Welcome to Dolly’s Salon

By Tom Poland

I took a deep breath and entered no man’s land, a hair salon.

Dolly’s Salon, however, I would discover is not your ordinary salon.

My muse, Memory, led me to write about this unusual salon in Edgefield. A classmate who did my mother’s hair for many years died. Each Thursday Mom would go to Judy’s Salon and then she’d go to the grocery store.

It was a ritual as reliable as the rising sun. Mom died March 26, 2015, and her hairdresser, Judy Banks Harris, died October 30, 2018. They and the ritual are no more, but other mothers and hairdressers carry on for no small town is complete without its hair salons.

That’s right as rain, yet something about salons makes men uncomfortable. I can count on one hand the times I’ve been inside a small town hair salon. As soon as I step into one nerves tingle, my throat tightens, and a knot forms in my stomach.

The women sitting under those big noisy hairdryers give me the evil eye. I cringe. Then there’s that smell, a mixture of burning sulfur, singed hair, and ammonia.

And gossip? Cover your ears lest you hear some dead man’s talk. Turn your feet backwards like Buckwheat and run like Forrest Gump. Men, never linger in a women’s salon, unless it’s Dolly’s.

Dolly’s is different. I visited her salon just off the square in Edgefield, Valentine’s Day. Fittingly, heart wreathes hung on the front door.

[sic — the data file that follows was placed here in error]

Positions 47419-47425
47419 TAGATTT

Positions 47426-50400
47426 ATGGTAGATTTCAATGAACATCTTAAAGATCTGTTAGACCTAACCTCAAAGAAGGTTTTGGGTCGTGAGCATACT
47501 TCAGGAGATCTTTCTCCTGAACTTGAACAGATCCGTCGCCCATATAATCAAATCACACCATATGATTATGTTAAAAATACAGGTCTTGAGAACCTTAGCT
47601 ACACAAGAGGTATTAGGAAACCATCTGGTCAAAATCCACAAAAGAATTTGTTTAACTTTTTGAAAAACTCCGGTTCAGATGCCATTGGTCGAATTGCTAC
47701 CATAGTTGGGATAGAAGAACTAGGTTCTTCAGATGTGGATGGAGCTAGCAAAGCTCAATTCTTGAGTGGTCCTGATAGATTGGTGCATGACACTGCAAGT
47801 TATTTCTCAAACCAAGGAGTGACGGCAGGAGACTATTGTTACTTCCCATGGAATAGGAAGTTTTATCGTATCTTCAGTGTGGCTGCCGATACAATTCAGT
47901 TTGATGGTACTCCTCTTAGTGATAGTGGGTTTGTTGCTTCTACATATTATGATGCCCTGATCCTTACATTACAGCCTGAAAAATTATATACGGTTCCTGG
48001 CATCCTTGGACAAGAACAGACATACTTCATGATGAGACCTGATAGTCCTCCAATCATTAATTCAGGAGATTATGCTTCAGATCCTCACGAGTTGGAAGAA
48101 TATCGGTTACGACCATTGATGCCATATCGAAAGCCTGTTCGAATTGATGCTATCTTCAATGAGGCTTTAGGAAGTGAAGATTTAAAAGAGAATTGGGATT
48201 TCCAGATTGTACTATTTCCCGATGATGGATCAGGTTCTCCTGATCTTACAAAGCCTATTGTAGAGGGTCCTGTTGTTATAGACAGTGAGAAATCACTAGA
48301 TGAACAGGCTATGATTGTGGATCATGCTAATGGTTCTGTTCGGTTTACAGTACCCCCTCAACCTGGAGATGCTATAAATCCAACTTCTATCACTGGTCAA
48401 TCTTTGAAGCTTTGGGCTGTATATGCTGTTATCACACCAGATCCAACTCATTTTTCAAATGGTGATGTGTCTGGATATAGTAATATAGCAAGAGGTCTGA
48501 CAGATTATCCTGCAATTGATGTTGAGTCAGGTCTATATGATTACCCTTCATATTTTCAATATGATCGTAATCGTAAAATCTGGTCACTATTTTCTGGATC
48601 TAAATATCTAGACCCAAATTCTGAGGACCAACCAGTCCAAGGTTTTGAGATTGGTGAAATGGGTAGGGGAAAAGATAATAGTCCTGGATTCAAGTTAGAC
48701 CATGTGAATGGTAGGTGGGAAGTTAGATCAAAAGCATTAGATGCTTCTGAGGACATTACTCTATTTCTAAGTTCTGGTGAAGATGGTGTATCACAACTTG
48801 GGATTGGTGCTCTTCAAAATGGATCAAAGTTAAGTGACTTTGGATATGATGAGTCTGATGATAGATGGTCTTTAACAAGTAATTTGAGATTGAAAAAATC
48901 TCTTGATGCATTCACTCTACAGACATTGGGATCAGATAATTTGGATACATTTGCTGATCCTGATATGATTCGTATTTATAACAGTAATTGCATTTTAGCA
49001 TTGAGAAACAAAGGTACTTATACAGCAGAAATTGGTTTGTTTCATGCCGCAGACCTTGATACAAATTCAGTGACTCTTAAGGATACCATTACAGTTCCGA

In a big picture window beautiful dolls in wedding dresses stood lovingly, waiting to walk the aisle to Mr. Perfect. Through a side window I saw Dolly holding a baby doll. “Now there’s a gentle soul,” I thought. Into Dolly’s Salon I went.

Celebrities watched as I entered. Shirley Temple, Ken and Barbie. GI Joe stood at attention. High above two dryers resembling astronaut helmets stretched two long shelves laden with Barbie dolls in pink packages. Lots of pink. Just about everywhere I looked I saw dolls, and why shouldn’t I? After all, it is Dolly’s Salon, and if you love Barbie dolls, this salon’s for you. Barbara Millicent Roberts is there in great numbers, and Ken, Kenneth Sean Carson, is too, though not as numerous.

And what might Dolly’s full name be? Well, she’s Dolly McGee Padgett, an Edgefield institution. I hear she writes a column for the Edgefield Advertiser, South Carolina’s oldest newspaper.

Said one lady of Dolly, “She loves Edgefield and the people who live there.” I believe it. Those Valentine wreathes on her door? I bet they hang there year-round.

Every small town has a Southern institution, hair salons. And every salon has a keeper of secrets, its owner-stylist. I’ll go back, but not to avail myself of Dolly’s services. (I asked her to color my white hair black. “You don’t want to do that,” she said, and she’s right. Been there done that.)
No, I’ll go back just to see how Dolly’s doing. I like Edgefield and often visit the square’s Billiard Parlor, Tompkins Memorial Library, General Store, and Carolina Moon Distillery. I’ll add Dolly’s Salon to the list. Something about seeing Dolly amidst all her dolls calmed me. Even though I was slap dab in no man’s land, a beauty shop, I felt good about it, and that’s a welcome change.

Author: Rachel Howell

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